Traditional Russian Appetizer (Zakuski) Recipes

Zakuski (закуски) is the plural form of the Russian word for "appetizers" and zakuska (закуска) is the singular form.

Zakuski loosely translates as "little bites" and they are meant to soften the effects of the iced vodka or other strong potables they are served with. A zakuski spread is presented buffet style on a table known as a zakusochnyi stol and is indispensable before a formal meal or on holidays.

Below are the most common categories of zakuski. They may feature a few...MORE simple items, such as herring, cheese, and bread, or more elaborate dishes that number 20 or more.

Some Russians consider soup as part of the zakuski spread, especially now that slow cookers are popular worldwide and can keep the soup hot on the serving line.

  • 01 of 07

    Salads and Vegetables Many Ways

    Russian Shuba Salad
    © Michael Grogan on Flickr.

    Salads are an indispensable part of the zakuski table and may include a simple vinaigrette salad (bинегрет), pickled cucumbers, beets, tomatoes, onions and cabbage, stuffed eggs, cheese, and bread. More elaborate offerings might include these:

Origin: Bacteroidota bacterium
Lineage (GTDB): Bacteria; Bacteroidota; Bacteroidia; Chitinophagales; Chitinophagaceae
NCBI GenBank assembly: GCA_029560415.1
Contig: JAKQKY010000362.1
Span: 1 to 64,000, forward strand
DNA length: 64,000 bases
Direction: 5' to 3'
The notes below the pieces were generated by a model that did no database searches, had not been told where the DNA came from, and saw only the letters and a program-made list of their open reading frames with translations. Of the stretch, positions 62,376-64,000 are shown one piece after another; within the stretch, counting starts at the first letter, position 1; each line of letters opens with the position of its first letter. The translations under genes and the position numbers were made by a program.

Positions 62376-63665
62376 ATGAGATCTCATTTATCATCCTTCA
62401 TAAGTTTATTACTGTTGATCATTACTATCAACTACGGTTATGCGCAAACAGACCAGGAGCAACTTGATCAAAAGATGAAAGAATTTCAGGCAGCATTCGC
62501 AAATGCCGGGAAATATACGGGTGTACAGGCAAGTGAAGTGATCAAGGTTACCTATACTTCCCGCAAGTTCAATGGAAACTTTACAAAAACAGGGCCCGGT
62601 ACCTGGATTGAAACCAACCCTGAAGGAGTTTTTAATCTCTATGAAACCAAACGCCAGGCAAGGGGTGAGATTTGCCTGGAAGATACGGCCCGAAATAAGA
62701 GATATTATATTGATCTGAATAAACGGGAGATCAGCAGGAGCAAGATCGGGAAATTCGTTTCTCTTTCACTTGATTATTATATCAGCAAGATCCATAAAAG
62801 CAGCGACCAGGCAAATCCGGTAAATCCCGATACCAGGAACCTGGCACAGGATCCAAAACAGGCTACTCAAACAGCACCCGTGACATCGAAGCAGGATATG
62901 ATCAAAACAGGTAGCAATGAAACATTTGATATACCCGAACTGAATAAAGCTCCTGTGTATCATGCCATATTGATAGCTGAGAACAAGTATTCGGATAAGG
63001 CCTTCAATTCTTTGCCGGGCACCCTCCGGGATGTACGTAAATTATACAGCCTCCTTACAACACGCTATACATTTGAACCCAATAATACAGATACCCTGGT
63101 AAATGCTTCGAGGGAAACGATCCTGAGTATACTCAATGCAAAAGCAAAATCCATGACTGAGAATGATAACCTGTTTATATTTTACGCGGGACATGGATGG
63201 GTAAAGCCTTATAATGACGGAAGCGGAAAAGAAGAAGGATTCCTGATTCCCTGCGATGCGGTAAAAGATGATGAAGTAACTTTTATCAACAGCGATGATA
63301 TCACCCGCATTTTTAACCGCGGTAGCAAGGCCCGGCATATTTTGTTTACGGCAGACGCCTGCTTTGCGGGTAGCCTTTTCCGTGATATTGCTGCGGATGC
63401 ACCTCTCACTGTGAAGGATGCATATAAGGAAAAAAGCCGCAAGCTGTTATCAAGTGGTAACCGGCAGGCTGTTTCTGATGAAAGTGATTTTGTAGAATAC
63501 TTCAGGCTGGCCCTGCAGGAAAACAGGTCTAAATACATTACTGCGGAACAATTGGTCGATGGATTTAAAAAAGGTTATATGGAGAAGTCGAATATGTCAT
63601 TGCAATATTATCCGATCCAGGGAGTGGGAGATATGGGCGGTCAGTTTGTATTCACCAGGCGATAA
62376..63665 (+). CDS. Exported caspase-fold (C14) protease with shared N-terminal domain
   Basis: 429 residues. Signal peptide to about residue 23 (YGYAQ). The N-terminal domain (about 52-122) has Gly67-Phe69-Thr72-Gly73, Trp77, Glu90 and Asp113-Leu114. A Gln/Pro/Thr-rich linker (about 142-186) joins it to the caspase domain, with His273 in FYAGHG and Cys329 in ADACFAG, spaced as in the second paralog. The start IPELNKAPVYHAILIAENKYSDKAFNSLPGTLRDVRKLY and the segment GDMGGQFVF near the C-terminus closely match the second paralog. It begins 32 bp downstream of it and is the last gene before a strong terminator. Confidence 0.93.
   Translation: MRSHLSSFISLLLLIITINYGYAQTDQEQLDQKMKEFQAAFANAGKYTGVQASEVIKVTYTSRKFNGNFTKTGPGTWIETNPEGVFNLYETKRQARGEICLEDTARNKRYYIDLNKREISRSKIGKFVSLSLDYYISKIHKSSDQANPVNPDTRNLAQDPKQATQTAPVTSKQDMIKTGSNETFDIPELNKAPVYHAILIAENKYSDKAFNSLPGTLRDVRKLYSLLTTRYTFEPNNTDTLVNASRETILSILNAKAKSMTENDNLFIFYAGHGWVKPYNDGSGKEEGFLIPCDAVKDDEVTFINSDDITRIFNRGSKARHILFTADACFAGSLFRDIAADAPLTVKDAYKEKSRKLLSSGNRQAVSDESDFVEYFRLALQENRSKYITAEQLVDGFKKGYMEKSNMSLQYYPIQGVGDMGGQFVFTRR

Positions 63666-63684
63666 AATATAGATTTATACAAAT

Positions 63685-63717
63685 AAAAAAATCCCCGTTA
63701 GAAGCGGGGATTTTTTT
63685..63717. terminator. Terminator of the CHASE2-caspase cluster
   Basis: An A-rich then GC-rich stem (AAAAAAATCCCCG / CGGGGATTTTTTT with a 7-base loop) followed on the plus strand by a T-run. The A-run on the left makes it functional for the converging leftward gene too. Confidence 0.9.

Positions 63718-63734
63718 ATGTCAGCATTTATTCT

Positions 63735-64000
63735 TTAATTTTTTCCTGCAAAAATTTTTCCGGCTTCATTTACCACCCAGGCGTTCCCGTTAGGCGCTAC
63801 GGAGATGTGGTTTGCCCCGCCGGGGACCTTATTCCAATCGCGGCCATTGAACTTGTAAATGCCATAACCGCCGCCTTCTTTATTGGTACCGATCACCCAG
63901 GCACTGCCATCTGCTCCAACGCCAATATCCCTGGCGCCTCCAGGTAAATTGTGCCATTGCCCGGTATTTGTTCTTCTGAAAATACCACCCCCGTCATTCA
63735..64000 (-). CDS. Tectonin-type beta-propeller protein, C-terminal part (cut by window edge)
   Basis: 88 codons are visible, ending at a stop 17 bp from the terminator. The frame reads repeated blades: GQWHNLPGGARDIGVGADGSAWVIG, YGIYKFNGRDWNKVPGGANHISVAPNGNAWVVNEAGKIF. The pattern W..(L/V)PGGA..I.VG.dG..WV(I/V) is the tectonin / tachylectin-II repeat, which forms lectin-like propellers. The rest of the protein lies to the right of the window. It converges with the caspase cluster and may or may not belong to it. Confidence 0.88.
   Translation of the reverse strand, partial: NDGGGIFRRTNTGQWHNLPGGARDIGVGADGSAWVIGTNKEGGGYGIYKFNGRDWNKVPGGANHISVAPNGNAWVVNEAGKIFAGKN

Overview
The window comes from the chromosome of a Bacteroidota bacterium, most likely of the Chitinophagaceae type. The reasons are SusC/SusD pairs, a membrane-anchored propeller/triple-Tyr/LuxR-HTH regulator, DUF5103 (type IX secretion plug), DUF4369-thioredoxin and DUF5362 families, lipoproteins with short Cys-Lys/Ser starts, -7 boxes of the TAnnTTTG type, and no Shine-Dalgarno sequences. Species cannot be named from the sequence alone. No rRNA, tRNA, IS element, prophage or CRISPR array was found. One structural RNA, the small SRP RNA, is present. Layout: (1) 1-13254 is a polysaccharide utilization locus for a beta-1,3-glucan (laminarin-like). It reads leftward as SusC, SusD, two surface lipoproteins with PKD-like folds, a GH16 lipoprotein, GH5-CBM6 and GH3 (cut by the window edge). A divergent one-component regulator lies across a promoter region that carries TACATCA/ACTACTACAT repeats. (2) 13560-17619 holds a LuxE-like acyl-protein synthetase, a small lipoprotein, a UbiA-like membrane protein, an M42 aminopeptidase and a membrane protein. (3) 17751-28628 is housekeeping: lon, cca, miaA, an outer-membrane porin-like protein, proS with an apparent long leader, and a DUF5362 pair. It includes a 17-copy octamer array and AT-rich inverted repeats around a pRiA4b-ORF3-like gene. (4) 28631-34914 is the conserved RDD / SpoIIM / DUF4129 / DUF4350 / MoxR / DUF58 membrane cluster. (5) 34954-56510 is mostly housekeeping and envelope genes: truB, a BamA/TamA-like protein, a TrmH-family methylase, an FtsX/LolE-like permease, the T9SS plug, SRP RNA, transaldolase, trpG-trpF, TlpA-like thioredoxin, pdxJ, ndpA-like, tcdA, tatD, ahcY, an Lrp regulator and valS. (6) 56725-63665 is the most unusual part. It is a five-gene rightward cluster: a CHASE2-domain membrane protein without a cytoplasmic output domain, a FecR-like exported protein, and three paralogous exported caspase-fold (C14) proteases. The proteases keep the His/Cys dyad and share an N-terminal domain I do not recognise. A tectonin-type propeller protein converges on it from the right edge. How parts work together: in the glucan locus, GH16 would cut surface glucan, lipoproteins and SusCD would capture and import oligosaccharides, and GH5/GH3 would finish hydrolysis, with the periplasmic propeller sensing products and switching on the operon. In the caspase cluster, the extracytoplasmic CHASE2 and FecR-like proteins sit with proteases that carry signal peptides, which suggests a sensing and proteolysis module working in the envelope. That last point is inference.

• 02 of 07


    Jellied Pigs Feet or Zimne Nogi by Arkadiusz Scichocki
    © Arkadiusz Scichocki

    Zakuski spreads include an overwhelming assortment of meats, cold cuts, ​bacons, hams, chicken roll, tongue, and others.

  • 03 of 07

    Brined and Cured Fish

    cured fish

    No Russian appetizer spread would be complete without caviar, herring, lox, fried smelts with onion and lemon, eel, and squid. Many Russian recipes are similar to Polish and Ukrainian recipes.

    • Caviar (икра - Ikra)
    • Pickled Herring Rollmops Recipe (маринованная сельдь рольмопс - Marinovannaya Sel'd' Rol'mops)
    • Pickled Shrimp Recipe ​(m​аринованные srimp - Mаринованные Srimp)
    • Smoked Fish Recipes (​копченая рыба - Kopchenaya ryba)
  • 04 of 07

    Dumplings, Pancakes and Savory Pies

    Little Meat Dumplings or Russian Pelmeni
    © Barbara Rolek licensed to, Inc.

    Russians celebrate flour in its many forms -- dumplings, savory strudels, pancakes and more.

    Continue to 5 of 7 below.
  • 05 of 07
    Russian Sour Cabbage Soup or Kislye Shchi
    © Barbara Rolek licensed to, Inc.

    Soup takes pride of place in Russia and now that slow cookers are common, they can be kept warm and often appear on a zakuski spread. There are thousands of variations on one type of soup, but these are very typical.

  • 06 of 07


    Russian Sourdough Rye Bread
    © Barbara Rolek licensed to, Inc.

    Russians don't live by bread, potatoes, and vodka alone but, if push came to shove, they could. Rye, pumpernickel, black, and seeded breads hold sway.


  • 07 of 07

    Vodka and Other Potables

    Kvas Being Fermented
    © Kvas by Andrijbulba on Flickr

    The whole purpose of zakuski is to lessen the effects of potent drinks like vodka and Champagne. Some prefer to go the non-alcoholic route with tea, coffee, a non-alcoholic bread beer drink known as kvas, fruit compotes, juice, and kefir.